Mods 15

 

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A Replacement Crank

After many years of use the plastic crank handle bushes of my WoodRat became very worn. I also had occasional trouble with the internal star retaining washer slipping on the crank resulting in too much up and down play. After ordering new bushes I took the opportunity to make some modifications. To make it easier to "sneak" up to precision positions when tracking the carriage I made a crank handle with a greater throw to in effect gear down the travel movement.

After a good rummage in my metal scrap box I found some bits of alloy. After a bit of cutting and filing I made this. The shaft is a 10mm silver steel bar which is available from any engineering supplier. The handle now has a 4" throw. There is still plenty of clearance between the wall and router. The vertical handle bar is a piece of chromed bar that I threaded and screwed into the alloy.

The advantage of silver tool steel bar is that is is accurately ground so is a good fit in the bushes.

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The chrome handle is nice and slippy in the hand and saves all the bother of making one with bearings.

(Donated from a B&Q kitchen pot stand!)

The silver steel bar sits in a 10mm hole in the alloy. I drilled into the alloy and completely through the bar and threaded it with a 4mm tap. A screw holds the two parts together. Since there are two alloy components to the handle, I could make a replacement top part with an even greater throw with ease.

I made two retaining fixings for the shaft. A big brass nut was modified to fit onto the shaft and a 5mm  thread cut into one of the flats. This thread accepts an allen cap head screw which in turn engages with a small flat filed into the shaft to keep the assembly from slipping. There is a nylon washer between the brass nut and the under side of the channel. Fortune was with me and the head of the allen screw just clears the back of the channel when the handle is turned although I did have to file the flat down a bit. You may have noticed the heavier gauge wire. I purchased this from a cycle shop. Its a gear change cable and only cost 1.50. ( Even the nipple is a good fit into the hole in the channel). Although teflon coated, the cable has not slipped once. I think the silver steel gives more grip than the  nickel/chrome original.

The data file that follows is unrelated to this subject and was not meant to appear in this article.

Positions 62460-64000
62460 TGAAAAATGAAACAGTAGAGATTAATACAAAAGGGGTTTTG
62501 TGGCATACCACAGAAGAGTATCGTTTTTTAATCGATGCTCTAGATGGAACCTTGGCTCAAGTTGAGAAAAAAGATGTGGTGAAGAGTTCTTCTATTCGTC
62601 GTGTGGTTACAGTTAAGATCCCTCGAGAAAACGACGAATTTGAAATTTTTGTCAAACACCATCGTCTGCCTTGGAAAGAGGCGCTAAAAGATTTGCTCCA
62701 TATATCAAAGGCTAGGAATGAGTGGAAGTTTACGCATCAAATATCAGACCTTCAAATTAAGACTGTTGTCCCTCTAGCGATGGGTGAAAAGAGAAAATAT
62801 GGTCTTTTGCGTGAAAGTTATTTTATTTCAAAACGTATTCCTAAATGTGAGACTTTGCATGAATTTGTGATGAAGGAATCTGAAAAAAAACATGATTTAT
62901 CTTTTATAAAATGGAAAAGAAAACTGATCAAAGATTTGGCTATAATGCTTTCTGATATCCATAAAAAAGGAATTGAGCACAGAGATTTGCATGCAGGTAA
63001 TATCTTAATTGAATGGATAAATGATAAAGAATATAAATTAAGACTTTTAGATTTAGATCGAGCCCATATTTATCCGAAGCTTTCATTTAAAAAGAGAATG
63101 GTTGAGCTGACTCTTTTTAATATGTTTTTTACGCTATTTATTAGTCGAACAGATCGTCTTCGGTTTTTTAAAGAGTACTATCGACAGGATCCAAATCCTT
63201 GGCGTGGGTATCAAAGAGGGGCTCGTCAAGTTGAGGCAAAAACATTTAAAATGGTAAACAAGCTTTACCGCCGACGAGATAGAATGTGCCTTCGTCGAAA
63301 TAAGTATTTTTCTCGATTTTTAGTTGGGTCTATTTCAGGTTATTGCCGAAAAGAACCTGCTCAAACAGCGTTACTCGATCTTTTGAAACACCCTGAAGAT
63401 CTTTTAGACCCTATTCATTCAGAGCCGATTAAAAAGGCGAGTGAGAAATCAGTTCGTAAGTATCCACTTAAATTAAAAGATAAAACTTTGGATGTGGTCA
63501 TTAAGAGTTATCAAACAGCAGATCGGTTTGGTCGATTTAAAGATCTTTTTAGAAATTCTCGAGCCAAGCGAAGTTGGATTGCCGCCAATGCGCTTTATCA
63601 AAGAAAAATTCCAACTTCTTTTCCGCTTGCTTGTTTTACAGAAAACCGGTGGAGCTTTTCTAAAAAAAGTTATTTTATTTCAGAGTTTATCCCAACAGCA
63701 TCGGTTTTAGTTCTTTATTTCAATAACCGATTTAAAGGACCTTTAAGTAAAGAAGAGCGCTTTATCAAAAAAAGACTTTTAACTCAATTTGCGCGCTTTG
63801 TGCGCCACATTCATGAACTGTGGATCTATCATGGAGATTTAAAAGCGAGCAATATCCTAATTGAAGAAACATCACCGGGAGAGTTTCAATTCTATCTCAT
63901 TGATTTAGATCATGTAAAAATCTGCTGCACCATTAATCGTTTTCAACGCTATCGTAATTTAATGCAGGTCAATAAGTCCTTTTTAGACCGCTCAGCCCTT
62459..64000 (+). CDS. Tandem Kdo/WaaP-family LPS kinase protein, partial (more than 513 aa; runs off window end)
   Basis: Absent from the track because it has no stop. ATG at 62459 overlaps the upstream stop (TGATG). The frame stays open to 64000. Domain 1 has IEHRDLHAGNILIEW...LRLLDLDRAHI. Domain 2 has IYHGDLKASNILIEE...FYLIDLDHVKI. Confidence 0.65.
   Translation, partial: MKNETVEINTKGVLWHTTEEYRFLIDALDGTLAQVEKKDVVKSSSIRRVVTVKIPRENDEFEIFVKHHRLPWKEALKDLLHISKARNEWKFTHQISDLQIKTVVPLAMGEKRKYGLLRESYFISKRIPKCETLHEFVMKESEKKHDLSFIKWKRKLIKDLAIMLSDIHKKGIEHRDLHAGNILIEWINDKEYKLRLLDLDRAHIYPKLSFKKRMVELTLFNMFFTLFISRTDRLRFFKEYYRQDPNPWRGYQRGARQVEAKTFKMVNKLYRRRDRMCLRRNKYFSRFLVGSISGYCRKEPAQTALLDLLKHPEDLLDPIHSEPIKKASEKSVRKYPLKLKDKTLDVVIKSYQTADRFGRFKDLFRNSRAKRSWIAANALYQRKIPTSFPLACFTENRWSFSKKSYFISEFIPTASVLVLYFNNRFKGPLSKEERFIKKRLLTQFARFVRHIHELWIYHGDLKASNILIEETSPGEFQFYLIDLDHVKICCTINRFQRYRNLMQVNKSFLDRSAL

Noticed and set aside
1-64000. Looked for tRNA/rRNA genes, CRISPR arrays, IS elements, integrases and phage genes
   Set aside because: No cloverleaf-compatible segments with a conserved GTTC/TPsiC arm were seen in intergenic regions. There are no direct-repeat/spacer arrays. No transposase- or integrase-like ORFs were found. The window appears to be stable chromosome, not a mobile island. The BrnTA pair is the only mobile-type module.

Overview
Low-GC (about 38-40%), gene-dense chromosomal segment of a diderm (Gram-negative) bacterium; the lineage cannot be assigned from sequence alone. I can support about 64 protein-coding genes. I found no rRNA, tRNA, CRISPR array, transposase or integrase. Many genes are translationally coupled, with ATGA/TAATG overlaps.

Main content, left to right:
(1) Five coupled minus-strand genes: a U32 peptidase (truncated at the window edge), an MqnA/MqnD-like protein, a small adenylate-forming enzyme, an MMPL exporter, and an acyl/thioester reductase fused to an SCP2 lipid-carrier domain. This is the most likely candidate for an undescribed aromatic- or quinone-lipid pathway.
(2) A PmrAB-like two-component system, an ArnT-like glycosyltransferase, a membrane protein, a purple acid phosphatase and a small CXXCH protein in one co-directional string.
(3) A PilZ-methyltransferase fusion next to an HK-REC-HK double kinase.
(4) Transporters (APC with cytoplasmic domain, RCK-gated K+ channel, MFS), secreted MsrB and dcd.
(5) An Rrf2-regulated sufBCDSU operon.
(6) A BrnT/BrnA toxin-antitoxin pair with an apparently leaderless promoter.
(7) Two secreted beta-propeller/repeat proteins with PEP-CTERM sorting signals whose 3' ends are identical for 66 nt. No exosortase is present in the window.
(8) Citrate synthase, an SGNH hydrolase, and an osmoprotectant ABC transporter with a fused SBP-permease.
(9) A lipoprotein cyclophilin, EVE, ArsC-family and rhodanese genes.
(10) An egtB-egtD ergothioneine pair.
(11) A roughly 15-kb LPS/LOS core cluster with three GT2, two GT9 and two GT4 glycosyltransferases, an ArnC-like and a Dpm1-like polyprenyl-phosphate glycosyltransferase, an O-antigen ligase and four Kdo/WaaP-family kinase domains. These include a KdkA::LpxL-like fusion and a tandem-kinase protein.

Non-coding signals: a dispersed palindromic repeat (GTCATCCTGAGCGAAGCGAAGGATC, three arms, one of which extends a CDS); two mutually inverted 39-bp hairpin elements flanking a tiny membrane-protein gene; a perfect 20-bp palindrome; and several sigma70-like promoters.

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I turned a longer spigot on the end of the shaft so that it protrudes out of the bottom of the channel by about 6mm. The shaft end was drilled and tapped to 5mm. I cut a piece of molybdenum filled nylon bar to fit over this spigot and secured it in place  with a bolt and washer as shown. I did find that I had to use some 'Locktight' thread adhesive to prevent the screw from gradually loosening.

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Well maybe the whole thing is a bit of overkill but I am very pleased with the end result. The design was dictated purely by the scrap material that I had to hand but I am very pleased with the smooth travel action. The greater throw of the crank makes a very noticeable improvement in precision tracking to a line or point on the digital sliding scale. Since there are no modifications to the channel the original parts can be replaced.

In my time I have replaced a few drive cables and so I hope this one may prove a little stronger.


 

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